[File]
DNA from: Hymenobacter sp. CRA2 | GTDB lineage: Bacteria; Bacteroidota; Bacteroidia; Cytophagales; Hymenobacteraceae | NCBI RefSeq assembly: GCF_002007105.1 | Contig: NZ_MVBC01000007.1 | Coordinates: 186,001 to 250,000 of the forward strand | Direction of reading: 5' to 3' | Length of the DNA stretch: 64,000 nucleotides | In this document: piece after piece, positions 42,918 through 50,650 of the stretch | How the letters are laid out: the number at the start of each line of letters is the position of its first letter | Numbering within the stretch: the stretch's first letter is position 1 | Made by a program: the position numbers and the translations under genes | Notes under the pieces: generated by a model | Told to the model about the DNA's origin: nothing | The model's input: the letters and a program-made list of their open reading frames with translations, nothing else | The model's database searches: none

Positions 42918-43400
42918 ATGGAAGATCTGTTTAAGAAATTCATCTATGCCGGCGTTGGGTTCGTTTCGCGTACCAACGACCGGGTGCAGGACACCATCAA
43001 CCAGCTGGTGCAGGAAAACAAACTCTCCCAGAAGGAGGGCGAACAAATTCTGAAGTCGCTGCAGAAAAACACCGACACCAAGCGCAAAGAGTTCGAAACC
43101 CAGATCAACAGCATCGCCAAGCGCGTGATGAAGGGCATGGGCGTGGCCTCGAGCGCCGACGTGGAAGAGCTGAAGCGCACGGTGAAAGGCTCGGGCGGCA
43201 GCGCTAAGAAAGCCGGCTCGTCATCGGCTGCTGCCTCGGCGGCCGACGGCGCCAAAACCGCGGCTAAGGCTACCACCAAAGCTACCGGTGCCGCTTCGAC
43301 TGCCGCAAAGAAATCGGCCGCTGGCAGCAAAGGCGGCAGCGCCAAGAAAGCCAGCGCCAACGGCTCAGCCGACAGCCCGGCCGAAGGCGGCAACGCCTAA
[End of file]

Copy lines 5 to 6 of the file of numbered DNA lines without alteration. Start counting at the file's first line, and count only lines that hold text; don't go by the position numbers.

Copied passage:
43101 CAGATCAACAGCATCGCCAAGCGCGTGATGAAGGGCATGGGCGTGGCCTCGAGCGCCGACGTGGAAGAGCTGAAGCGCACGGTGAAAGGCTCGGGCGGCA
43201 GCGCTAAGAAAGCCGGCTCGTCATCGGCTGCTGCCTCGGCGGCCGACGGCGCCAAAACCGCGGCTAAGGCTACCACCAAAGCTACCGGTGCCGCTTCGAC